Three Welshmen awarded Victoria Cross on the first day
James Llewellyn Davies (Corporal) 13th Battalion, Royal Welch Fusiliers
Davies, a miner before the war, joined a new Army unit formed in October 1914 as part of the 13th Brigade, 38th (Welsh) Division. He was first posted to Gallipoli in 1915 and then after a period of convalescence, to Flanders, Belgium in October 1916.
As the Battle of Passchendaele began, the 13th Royal Welch Fusiliers were attacking south of the Ypres-Staden Railway. The ground leading up to Pilckem was already churned up. The outline of a road was ahead running from the railway, north of Pilckem, across the Steenbeck to Langemark, one of the first days’ objectives. They took their first objective by 4.50am, but then the Welshmen found themselves amongst a huge number of enemy strongpoints. Corner House, lay at a crossroads near Pilckem and each time the pillbox was attacked, men were shot down.
Corporal James Llewellyn Davies led a group to capture a German machine-gun position. He was wounded and some of his men killed. As he continued moving forward he shot one enemy soldier, bayoneted a second and captured a third. Corporal Davies, although wounded, then led a bombing party to the assault of a defended house, and killed a sniper who was harassing his platoon.
Sadly, he died of wounds received during the attack and is buried at Canada Farm Cemetery. His VC is at the Royal Welch Fusilier Museum in Caernarfon Castle.
Ivor Rees (Sergeant) South Wales Borderers
Sergeant Ivor Rees enlisted in November 1914 to the South Wales Borderers and was sent overseas 4 December 1915. He was invalided home in February 1917 before returning to the Ypres Salient.
He was with the Reserve on the first day of the Battle of Pilckem Ridge, at Ypres, aiming to secure the positions won by the main action and move on to Langemark, when his platoon suffered severe casualties from German machine-gun fire. Leading his platoon forward, Rees worked his way 20 yards around to get behind the gun, launching a bombing attack on the main garrison and killed five Germans and took 30 prisoners, including two officers. He also captured an undamaged machine-gun.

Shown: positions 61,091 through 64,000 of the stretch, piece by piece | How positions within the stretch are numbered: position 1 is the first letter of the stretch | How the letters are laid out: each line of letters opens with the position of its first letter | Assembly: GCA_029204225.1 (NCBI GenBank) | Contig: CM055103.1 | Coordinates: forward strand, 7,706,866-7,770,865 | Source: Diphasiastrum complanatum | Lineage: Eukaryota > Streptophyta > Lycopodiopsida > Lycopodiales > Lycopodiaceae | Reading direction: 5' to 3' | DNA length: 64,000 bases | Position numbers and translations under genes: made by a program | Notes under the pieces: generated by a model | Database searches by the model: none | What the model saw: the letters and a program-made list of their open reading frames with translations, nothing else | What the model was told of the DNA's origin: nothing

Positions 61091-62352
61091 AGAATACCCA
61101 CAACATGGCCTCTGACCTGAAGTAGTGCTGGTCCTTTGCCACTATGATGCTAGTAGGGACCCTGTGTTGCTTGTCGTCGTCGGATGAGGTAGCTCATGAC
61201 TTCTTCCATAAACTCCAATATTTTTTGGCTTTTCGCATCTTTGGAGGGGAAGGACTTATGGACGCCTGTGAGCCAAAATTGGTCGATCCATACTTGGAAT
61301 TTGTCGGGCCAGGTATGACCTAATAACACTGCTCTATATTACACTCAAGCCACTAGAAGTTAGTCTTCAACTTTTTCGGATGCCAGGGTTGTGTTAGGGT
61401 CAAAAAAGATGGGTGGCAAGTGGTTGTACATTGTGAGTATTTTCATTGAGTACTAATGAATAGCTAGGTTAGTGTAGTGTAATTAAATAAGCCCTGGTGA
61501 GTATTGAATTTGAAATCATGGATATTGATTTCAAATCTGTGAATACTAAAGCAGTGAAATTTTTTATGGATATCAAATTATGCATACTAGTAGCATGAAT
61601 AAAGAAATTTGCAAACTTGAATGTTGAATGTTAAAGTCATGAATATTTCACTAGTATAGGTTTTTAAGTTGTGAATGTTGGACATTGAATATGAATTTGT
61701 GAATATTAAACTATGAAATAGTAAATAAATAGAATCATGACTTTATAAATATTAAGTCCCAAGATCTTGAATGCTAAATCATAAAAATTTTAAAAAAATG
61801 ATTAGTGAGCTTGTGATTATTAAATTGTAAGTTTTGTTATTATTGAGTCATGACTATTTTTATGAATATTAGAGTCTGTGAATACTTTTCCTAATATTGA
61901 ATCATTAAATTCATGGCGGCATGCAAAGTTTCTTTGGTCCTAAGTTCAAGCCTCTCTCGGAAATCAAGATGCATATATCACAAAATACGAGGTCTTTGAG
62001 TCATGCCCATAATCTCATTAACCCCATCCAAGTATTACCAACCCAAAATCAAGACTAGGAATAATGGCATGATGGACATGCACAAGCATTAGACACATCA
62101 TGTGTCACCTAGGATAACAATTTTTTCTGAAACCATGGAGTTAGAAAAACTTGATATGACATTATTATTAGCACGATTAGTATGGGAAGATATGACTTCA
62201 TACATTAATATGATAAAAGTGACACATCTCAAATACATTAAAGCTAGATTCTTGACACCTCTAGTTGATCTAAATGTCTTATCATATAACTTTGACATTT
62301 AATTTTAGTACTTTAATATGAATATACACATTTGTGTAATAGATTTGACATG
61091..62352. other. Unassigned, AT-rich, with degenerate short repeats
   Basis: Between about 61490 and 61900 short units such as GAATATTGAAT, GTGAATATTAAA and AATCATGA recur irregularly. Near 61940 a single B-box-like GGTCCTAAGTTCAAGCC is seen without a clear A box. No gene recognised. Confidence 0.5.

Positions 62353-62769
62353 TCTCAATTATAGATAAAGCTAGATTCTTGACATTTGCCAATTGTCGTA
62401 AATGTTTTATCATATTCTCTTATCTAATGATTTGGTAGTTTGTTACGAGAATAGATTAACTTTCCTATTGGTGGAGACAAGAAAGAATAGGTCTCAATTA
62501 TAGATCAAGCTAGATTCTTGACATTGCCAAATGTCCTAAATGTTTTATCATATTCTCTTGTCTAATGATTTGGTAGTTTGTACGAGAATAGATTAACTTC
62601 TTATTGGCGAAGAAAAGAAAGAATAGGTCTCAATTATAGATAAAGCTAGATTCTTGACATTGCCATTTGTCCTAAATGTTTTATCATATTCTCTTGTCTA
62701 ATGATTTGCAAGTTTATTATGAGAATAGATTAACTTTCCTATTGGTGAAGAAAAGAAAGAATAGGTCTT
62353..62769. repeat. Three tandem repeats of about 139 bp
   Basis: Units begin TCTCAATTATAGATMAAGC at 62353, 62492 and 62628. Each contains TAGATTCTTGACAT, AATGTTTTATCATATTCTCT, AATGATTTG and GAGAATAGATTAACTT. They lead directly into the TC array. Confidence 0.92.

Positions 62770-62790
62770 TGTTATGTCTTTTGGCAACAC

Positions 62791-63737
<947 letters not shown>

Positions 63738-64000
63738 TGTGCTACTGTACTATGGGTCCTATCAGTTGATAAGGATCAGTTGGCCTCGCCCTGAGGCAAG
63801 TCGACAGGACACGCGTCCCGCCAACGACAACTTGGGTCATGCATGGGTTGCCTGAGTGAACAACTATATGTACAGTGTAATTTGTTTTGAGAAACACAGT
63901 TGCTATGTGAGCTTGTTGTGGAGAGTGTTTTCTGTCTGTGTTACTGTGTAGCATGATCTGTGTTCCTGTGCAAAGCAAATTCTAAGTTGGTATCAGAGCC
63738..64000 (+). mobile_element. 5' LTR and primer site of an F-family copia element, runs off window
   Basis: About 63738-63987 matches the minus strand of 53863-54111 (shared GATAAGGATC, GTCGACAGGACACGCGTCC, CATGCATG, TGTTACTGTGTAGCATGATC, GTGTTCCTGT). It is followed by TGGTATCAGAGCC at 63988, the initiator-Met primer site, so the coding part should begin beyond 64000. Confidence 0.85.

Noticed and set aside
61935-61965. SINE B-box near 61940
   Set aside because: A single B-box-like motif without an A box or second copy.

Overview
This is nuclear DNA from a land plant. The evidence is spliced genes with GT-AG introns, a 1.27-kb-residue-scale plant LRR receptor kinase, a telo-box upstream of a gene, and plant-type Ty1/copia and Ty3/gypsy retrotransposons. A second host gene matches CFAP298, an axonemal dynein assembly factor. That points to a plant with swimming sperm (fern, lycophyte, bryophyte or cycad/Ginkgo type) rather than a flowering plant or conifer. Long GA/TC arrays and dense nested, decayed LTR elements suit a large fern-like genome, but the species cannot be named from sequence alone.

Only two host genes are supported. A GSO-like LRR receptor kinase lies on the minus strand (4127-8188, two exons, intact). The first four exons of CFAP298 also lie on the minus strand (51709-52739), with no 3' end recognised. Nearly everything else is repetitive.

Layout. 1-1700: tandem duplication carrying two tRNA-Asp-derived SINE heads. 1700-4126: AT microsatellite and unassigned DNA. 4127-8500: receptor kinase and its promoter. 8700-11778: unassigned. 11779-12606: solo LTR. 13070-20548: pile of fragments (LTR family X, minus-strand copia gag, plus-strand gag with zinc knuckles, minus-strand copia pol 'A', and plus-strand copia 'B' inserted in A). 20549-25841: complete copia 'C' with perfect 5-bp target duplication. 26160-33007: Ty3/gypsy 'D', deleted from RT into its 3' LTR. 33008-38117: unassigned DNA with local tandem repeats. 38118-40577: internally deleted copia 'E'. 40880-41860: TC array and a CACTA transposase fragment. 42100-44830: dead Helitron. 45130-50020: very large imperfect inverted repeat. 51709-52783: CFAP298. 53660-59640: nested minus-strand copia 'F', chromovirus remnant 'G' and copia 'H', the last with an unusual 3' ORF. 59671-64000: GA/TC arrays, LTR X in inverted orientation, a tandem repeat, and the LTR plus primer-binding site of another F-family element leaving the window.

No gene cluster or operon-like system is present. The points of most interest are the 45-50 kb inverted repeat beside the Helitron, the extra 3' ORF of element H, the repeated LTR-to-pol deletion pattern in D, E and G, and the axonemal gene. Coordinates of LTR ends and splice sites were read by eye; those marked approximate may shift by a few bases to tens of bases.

Rees returned home in September 1917 to receive his VC from King George V. He was awarded £156 which included £100 pledged by the late Chairman of the South Wales Works, for the first company employee to receive a VC. After the war, Rees returned to Wales and worked for Carmarthenshire council.
Robert James Bye VC (Sergeant) 1st Bn., Welsh Guards
The first Welsh Guardsman to be awarded the Victoria Cross, he enlisted in the newly formed Welsh Guards on 3 April 1915. Their first overseas assignment was to France in August 1915. Over the next 18 months he was promoted several times and by April 1917 he was a Sergeant.
On 31 July, the 1st Welsh Guards were in the second wave of the attack, on the left wing, north of the Ypres-Staden railway from Boesinghe. The first part went well and they had reached Pilckem Ridge, then they met heavy resistance and Sergeant Bye saw the leading waves of men being fired on from two enemy blockhouses. Single-handedly he rushed one of the forts, using bombs to put the German garrison out of action. Later the same day he volunteered to take charge of clearing the pillboxes, taking many prisoners. His was identified as ‘making the single must outstanding contribution’, accounting for seventy men dead, wounded or captured.
Sergeant Bye returned to England in September to receive his Victoria Cross from King George V. He was also awarded the Legion of Honour by the French Government.
He was discharged in February 1919, but re-enlisted six months later with the Nottinghamshire and Derby Regiment where he stayed until 1925.
More information on these stories and others can be found in 'VCs of Passchendaele' by Stephen Snelling.
(1) Canada Farm Cemetery
(5) Memorial Museum Passchendaele 1917